Mureza Auto Company, an African car brand, plans to expand production from its plant in the Rosslyn business park outside Pretoria, to the Willowvale Assembly Plant in Zimbabwe and later the former Hyundai Plant near Gaborone in Botswana.
The brand makes its debut at the Automechanika car show in Johannesburg this month and plans to initially assemble and distribute Iranian developed vehicles in Southern Africa through a joint venture with the SAIPA Group (Société Anonyme Iranienne de Production Automobile as registered in French) based in Tehran. Mureza is unveiling its first model, a hatchback called the Prim8.
Mureza Auto Company is funded by financiers in the UAE and has a joint venture with the SAIPA Group for platform-sharing and the supply of components, the company said in a statement. The company plans to eventually design and manufacture vehicles in Africa.
The Prim8 will initially be assembled from semi knock-down kits in Rosslyn, near Pretoria, and later at the Willowvale assembly plant in Harare and at the former Hyundai plant in Botswana.
Mureza CEO Tatenda Mungofa from Zimbabwe, who is part of a group of Africans from different countries who are driving the project, said the models will be sold through used-vehicle outlets supported by online selling, instead of setting up new-car franchised dealerships.
“SA is seen as the hub of the automotive business in Africa and it is for this reason that we are using this country as our headquarters and first assembly plant,” said Mungofa.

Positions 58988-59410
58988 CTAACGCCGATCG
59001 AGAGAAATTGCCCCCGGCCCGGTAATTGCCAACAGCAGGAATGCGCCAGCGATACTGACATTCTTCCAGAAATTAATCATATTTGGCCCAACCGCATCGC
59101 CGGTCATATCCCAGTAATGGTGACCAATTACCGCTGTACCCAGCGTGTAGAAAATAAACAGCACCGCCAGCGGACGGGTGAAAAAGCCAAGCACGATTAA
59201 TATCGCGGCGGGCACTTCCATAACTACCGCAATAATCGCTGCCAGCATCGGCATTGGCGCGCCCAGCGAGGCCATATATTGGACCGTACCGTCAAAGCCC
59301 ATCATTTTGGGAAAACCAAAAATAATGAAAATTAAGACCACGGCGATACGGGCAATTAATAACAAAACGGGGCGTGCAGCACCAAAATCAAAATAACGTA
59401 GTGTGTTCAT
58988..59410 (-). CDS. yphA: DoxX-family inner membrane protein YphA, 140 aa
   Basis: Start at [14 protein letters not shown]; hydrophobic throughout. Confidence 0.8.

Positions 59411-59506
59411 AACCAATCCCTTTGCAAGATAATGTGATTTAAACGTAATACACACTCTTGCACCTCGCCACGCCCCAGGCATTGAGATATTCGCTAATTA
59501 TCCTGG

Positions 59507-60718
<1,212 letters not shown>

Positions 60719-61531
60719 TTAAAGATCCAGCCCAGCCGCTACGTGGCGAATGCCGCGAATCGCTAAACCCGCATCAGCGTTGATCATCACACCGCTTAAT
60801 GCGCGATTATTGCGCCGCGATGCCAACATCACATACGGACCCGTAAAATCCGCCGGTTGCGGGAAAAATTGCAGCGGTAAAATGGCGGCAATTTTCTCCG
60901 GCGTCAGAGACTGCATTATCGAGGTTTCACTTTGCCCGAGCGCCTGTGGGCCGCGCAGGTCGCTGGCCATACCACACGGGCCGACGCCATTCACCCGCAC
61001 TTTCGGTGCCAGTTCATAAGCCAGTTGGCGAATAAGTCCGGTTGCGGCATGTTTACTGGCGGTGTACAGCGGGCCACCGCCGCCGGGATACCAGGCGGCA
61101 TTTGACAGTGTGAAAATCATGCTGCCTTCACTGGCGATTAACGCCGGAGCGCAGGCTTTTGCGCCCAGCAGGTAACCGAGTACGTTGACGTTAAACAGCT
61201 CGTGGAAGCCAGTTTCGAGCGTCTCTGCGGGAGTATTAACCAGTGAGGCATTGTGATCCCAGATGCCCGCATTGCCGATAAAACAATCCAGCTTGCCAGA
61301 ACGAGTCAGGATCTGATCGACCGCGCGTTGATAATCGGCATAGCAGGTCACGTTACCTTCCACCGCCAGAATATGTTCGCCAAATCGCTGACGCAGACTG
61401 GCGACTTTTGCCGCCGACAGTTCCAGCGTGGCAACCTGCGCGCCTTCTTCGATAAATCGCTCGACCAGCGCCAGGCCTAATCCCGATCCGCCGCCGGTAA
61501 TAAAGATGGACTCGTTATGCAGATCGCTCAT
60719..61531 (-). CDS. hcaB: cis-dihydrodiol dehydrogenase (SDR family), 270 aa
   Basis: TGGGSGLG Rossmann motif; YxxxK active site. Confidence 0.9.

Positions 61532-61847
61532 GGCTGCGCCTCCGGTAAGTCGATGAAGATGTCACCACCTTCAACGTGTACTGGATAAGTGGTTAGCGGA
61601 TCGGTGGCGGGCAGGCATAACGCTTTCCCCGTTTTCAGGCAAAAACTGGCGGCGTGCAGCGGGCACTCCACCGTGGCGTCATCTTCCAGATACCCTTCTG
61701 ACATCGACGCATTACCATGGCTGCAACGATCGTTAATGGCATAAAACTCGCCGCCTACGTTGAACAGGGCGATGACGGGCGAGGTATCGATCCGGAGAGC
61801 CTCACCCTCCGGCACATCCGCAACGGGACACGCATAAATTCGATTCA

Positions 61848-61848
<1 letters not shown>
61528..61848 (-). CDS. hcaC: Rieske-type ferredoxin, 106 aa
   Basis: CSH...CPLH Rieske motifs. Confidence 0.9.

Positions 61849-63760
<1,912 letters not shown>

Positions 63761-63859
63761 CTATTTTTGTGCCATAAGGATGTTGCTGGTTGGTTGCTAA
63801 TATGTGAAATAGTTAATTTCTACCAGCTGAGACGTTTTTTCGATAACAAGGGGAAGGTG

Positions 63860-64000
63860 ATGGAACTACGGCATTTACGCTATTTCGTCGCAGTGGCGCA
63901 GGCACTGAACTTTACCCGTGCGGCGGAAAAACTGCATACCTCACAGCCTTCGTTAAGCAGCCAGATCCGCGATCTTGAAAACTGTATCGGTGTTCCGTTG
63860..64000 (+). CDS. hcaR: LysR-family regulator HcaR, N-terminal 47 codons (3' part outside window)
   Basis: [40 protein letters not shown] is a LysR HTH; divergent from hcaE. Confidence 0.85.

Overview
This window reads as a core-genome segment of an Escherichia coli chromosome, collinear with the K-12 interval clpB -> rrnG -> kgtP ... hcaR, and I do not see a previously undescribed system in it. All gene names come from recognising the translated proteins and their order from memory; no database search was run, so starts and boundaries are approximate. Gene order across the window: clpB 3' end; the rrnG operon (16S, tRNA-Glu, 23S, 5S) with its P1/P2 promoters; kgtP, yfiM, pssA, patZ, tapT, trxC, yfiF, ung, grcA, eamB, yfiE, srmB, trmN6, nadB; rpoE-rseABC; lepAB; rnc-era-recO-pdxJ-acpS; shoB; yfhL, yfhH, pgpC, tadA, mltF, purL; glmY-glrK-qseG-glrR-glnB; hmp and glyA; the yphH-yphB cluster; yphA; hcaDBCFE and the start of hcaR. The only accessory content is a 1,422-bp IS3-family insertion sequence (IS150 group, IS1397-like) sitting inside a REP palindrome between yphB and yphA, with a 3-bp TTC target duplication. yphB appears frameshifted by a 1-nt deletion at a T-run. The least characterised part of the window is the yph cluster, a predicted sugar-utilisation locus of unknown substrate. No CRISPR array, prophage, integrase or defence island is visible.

“Mureza means ‘flag’ and we want to be the flag wavers for an indigenous African motor industry. We want to be like Henry Ford who replaced horses with affordable cars. In our case it will be replacing imported used cars with affordable cars made in Africa,” said Mungofa.
Thulisa Sosibo, co-founder of the company, says the Prime8 will go on sale in South Africa the first week of December.
Mureza over Willowvale?
Mureza’s Zimbabwe plans come as government is selling its vehicle assembly plants, Willowvale and Deven.
The state-owned Industrial Development Corporation (IDC), in notices published in the press back in May, made a call for “strategic partners” to buy up to 74% of its shares in Willowvale Motor Industries (WMI). IDC is also selling 74% in Deven Engineering, once the profitable assembler of Nissan UD lorries, buses and truck trailers.
Weak sales for locally made cars on the domestic market, aged assembly lines and Zimbabwe’s preference for cheaper imports will weigh on chances to attract buyers. Previous attempts to secure investors, the last of which were five years ago, yielded little interest.
Willowvale in 2017 formed a joint venture, Beiqi Zimbabwe, in a partnership with China’s fifth largest car manufacturer, Beijing Automobile International Corp, for the assembly of BAIC vehicles at its once busy lines in Harare. Willowvale also assembles Mahindra trucks at a small scale.
Established in 1961, the plants at Willowvale and Deven will struggle to attract big buyers, having seen no major retooling in recent years. A buyer would need to entirely rebuild the plant.
In an economy without motor vehicle credit, and where the number of people in formal work continues to shrink, demand for new cars is rock-bottom.